On September 24, 2015, the U.S. District Court for the Northern District of Ohio denied the Federal Trade Commission’s (FTC) bid to enjoin Steris Corporation (Steris) from acquiring its alleged potential competitor, Synergy Health plc (Synergy). The loss breaks a string of victories in merger challenges the FTC has litigated since 2011.
Steris and Synergy are the second- and third-largest health care sterilization companies in the world, respectively. In the United States, Steris is one of only two U.S. providers of gamma sterilization services. (Sterigenics International LLC is the other.) Synergy operates more than 36 sterilization facilities outside of the U.S., using both gamma and X-ray sterilization.
On May 29, 2015, the FTC filed a complaint for a temporary restraining order and preliminary injunction against Steris and Synergy, contending that the acquisition of Synergy by Steris would violate Section 7 of the Clayton Act. The FTC alleged that Synergy had plans to enter the U.S. with an X-ray sterilization technology that would have competed directly with Steris’ and Sterigenics’ gamma sterilization services, but terminated those plans as a result of the pending merger with Steris. Under this “actual potential competition” theory, a merger between a firm already in the market and another firm that would likely enter the market absent the merger can violate Section 7 by reducing competition that would otherwise take place in the future because the two firms may become horizontal competitors. This theory has not been recognized by the U.S. Supreme Court and has met with varying degrees of success elsewhere, but in a boost to the FTC’s chances, the district court directed the litigants to focus on the factual elements of the theory during the trial rather than dispute the validity of the theory itself.
Under the FTC’s actual potential competition theory, the agency had the burden to show that, but for the acquisition, Synergy “probably” would have entered the U.S. sterilization market within a reasonable period of time. The FTC argued that Synergy had publicly committed to entering the U.S. market before the Steris merger was announced and urged the court to discount evidence favorable to the merging firms that was created after the announcement as self-serving. The merging parties countered that, despite its best efforts, Synergy could not justify the investment necessary to build capacity in the U.S. and introduce the new technology, and that it was these business problems, not the potential merger with Steris, that drove Synergy’s decision to terminate its entry plans.
In reaching its decision, the court considered contemporaneous evidence of Synergy’s U.S. X-ray project’s costs and viability, as well as evidence — including trial testimony by the FTC’s own witnesses — that U.S. customers were not receptive to switching technologies and committing to purchases. The court also credited the fact that Synergy’s work on the project “continued unabated” for four months after the October 13, 2014, announcement of the proposed merger before it was terminated. Ultimately, the court concluded that the FTC’s version of the facts was simply not correct and rejected the FTC’s contentions that Synergy was likely to enter the U.S. market with its X-ray project and that the potential merger with Steris caused Synergy to terminate the project.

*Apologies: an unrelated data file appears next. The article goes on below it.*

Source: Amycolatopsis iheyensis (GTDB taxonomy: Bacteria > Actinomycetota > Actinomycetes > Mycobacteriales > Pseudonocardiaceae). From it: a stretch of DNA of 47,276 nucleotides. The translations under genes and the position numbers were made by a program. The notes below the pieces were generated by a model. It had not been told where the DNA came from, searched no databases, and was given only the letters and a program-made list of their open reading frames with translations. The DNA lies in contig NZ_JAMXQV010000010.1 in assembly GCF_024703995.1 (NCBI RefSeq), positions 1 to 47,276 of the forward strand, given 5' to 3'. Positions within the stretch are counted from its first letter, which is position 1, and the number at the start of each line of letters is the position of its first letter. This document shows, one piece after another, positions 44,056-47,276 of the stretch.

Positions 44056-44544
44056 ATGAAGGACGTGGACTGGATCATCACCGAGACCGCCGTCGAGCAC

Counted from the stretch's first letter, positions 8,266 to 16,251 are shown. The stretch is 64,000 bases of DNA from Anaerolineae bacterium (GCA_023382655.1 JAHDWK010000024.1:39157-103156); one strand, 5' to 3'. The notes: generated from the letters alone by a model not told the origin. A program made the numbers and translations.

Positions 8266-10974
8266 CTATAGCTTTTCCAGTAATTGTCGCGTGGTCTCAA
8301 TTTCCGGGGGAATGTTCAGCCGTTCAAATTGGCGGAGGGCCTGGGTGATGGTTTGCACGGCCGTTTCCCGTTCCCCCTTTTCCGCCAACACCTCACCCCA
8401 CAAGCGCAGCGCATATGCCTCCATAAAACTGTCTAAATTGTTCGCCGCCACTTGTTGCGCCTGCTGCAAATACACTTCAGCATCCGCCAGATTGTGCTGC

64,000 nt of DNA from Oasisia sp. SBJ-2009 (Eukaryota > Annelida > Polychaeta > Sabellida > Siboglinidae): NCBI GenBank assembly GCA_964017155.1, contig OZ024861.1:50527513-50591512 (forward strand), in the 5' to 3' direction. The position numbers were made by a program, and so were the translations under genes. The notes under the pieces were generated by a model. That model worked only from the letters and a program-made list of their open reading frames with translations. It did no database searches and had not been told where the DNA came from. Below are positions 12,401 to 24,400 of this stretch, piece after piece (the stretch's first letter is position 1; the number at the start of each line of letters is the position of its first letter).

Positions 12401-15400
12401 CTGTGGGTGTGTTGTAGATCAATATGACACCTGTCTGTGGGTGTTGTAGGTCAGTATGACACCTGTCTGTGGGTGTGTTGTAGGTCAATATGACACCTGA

In contrast to other recent FTC merger challenges, the Steris-Synergy case is of limited significance for merger analysis and strategy going forward. Although brought under a nontraditional theory of competitive harm, which opened the possibility of further development of the case law on potential competition as a Section 7 theory, the actual potential competition theory was assumed to be valid rather than litigated. In addition, given the court’s directions, the trial did not focus on the competitive dynamics of combining the Steris and Synergy products or the likelihood that competition would be reduced at some point in the future. Most unusually, there was no economic analysis and testimony, which is customarily the centerpiece of merger analysis and litigation. At issue was simply a narrow question of fact: Did the evidence show that Synergy probably would have entered the U.S. contract sterilization market with its emerging X-ray technology within a reasonable period of time absent the acquisition? Based on Synergy’s continued efforts to bring its new product to the U.S. market post-announcement, and the difficulties in demonstrating a business case to justify the investment required, the court concluded the proposed merger was not the more probable reason keeping Synergy from competing independently against Steris in the U.S.